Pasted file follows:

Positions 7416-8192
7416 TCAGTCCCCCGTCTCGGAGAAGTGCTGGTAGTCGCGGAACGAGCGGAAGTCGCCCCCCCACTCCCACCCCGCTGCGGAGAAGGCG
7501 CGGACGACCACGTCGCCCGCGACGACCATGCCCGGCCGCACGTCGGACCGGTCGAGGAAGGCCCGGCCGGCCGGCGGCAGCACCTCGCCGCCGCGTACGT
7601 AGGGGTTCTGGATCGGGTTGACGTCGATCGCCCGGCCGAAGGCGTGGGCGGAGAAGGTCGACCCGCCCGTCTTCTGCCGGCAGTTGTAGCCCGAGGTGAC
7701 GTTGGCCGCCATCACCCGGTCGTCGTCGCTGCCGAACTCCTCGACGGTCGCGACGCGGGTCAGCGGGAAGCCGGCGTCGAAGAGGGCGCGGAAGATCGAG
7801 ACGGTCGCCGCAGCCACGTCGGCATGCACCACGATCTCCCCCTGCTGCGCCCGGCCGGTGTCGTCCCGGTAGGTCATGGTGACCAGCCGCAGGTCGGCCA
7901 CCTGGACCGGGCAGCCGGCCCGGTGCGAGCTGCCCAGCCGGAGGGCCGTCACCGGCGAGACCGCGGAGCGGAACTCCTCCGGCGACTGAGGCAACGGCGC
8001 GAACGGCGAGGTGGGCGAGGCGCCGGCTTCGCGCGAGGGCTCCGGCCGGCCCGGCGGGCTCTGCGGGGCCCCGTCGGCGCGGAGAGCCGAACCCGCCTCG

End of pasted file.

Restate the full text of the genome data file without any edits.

Positions 7416-8192
7416 TCAGTCCCCCGTCTCGGAGAAGTGCTGGTAGTCGCGGAACGAGCGGAAGTCGCCCCCCCACTCCCACCCCGCTGCGGAGAAGGCG
7501 CGGACGACCACGTCGCCCGCGACGACCATGCCCGGCCGCACGTCGGACCGGTCGAGGAAGGCCCGGCCGGCCGGCGGCAGCACCTCGCCGCCGCGTACGT
7601 AGGGGTTCTGGATCGGGTTGACGTCGATCGCCCGGCCGAAGGCGTGGGCGGAGAAGGTCGACCCGCCCGTCTTCTGCCGGCAGTTGTAGCCCGAGGTGAC
7701 GTTGGCCGCCATCACCCGGTCGTCGTCGCTGCCGAACTCCTCGACGGTCGCGACGCGGGTCAGCGGGAAGCCGGCGTCGAAGAGGGCGCGGAAGATCGAG
7801 ACGGTCGCCGCAGCCACGTCGGCATGCACCACGATCTCCCCCTGCTGCGCCCGGCCGGTGTCGTCCCGGTAGGTCATGGTGACCAGCCGCAGGTCGGCCA
7901 CCTGGACCGGGCAGCCGGCCCGGTGCGAGCTGCCCAGCCGGAGGGCCGTCACCGGCGAGACCGCGGAGCGGAACTCCTCCGGCGACTGAGGCAACGGCGC
8001 GAACGGCGAGGTGGGCGAGGCGCCGGCTTCGCGCGAGGGCTCCGGCCGGCCCGGCGGGCTCTGCGGGGCCCCGTCGGCGCGGAGAGCCGAACCCGCCTCG